CCL2 and CCL3 are essential mediators of pelvic pain in experimental autoimmune prostatitis

Marsha L. Quick, Soumi Mukherjee, Charles N. Rudick, Joseph D. Done, Anthony J. Schaeffer, Praveen Thumbikat


Experimental autoimmune prostatitis (EAP) is a murine model of chronic prostatitis/chronic pelvic pain syndrome (CPPS) in men, a syndrome characterized by chronic pelvic pain. We have demonstrated that chemokine ligands CCL2 and CCL3 are biomarkers that correlate with pelvic pain symptoms. We postulated that CCL2 and CCL3 play a functional role in CPPS and therefore examined their expression in EAP. Upon examination of the prostate 5 days after induction of EAP, CCL2 mRNA was elevated 2- to 3-fold, CCL8 by 15-fold, CCL12 by 12- to 13-fold, and CXCL9 by 2- to 4-fold compared with control mice. At 10 days the major chemokines were CXCL13 and CXCL2; at 20 days CCL2 (1- to 2-fold), CCL3 (2- to 3-fold) and CCL11 (2- to 3-fold); and at 30 days, CCL12 (20- to 35-fold) and smaller increases in CCL2, CCL3, and XCL1. Chemokine elevations were accompanied by increases in mast cells and B cells at 5 days, monocytes and neutrophils at day 10, CD4+ T cells at day 20, and CD4+ and CD8+ T cells at day 30. Anti-CCL2 and anti-CCL3 neutralizing antibodies administered at EAP onset attenuated pelvic pain development, but only anti-CCL2 antibodies were effective therapeutically. CCL2- and its cognate receptor CCR2-deficient mice were completely protected from development of pain symptoms but assumed susceptibility after reconstitution with wild-type bone marrow. CCL3-deficient mice showed resistance to the maintenance of pelvic pain while CCR5-deficient mice did not show any lessening of pelvic pain severity. These results suggest that the CCL2-CCR2 axis and CCL3 are important mediators of chronic pelvic pain in EAP.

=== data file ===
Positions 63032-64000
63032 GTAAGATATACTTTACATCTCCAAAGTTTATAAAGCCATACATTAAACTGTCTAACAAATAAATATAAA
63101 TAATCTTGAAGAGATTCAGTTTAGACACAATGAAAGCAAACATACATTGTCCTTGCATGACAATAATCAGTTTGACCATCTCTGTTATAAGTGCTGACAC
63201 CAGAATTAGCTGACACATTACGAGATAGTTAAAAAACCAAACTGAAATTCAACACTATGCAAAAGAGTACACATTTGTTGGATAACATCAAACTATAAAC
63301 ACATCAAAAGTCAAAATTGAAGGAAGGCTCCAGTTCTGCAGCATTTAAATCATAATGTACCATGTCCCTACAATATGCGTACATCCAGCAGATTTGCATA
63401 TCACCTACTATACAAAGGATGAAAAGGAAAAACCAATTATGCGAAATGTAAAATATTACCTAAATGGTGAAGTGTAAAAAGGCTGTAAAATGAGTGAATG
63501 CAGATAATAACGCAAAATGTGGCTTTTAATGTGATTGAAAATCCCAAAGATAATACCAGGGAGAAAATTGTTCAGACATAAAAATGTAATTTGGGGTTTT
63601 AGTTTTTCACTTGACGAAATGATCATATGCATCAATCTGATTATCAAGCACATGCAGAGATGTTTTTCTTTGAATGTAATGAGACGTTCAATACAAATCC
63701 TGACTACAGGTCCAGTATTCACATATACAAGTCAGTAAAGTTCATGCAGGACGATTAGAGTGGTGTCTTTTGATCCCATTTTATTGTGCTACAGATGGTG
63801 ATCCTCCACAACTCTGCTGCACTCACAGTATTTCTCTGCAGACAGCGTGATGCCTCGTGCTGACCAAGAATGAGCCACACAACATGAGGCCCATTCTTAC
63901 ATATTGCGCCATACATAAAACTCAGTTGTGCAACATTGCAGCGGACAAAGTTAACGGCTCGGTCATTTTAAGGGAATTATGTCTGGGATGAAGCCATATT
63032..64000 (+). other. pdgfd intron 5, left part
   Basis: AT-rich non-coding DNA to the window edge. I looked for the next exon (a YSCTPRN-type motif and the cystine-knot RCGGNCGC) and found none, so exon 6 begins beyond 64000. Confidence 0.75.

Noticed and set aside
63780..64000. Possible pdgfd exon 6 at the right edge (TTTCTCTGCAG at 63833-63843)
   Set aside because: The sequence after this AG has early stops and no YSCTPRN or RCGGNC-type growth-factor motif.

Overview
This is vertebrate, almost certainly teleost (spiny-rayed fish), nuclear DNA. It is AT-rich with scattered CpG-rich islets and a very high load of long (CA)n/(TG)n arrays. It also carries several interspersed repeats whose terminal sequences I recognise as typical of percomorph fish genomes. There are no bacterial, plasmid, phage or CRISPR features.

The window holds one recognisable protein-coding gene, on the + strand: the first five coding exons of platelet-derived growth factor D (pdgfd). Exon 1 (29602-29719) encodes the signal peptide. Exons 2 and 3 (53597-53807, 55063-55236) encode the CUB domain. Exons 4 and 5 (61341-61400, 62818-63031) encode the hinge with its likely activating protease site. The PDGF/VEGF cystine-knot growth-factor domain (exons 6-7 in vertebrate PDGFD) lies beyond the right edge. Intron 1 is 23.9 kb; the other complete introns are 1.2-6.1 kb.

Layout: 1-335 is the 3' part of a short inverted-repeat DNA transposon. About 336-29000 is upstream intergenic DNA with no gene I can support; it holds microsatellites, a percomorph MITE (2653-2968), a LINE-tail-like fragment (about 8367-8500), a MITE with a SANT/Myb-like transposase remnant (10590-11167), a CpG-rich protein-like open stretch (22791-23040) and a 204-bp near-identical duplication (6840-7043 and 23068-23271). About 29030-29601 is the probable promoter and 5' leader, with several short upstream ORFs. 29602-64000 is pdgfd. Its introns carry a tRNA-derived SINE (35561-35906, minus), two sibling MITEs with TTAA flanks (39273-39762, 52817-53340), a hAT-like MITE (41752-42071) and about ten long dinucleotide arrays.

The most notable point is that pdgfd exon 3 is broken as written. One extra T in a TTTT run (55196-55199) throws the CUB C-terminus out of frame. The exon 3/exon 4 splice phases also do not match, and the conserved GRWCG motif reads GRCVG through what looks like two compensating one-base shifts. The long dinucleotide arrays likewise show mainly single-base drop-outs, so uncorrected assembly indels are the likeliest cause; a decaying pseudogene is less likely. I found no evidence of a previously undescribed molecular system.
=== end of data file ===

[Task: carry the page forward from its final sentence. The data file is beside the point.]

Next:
• chronic pain
  • chemokines
  • biomarker
  • inflammation
  • autoimmunity
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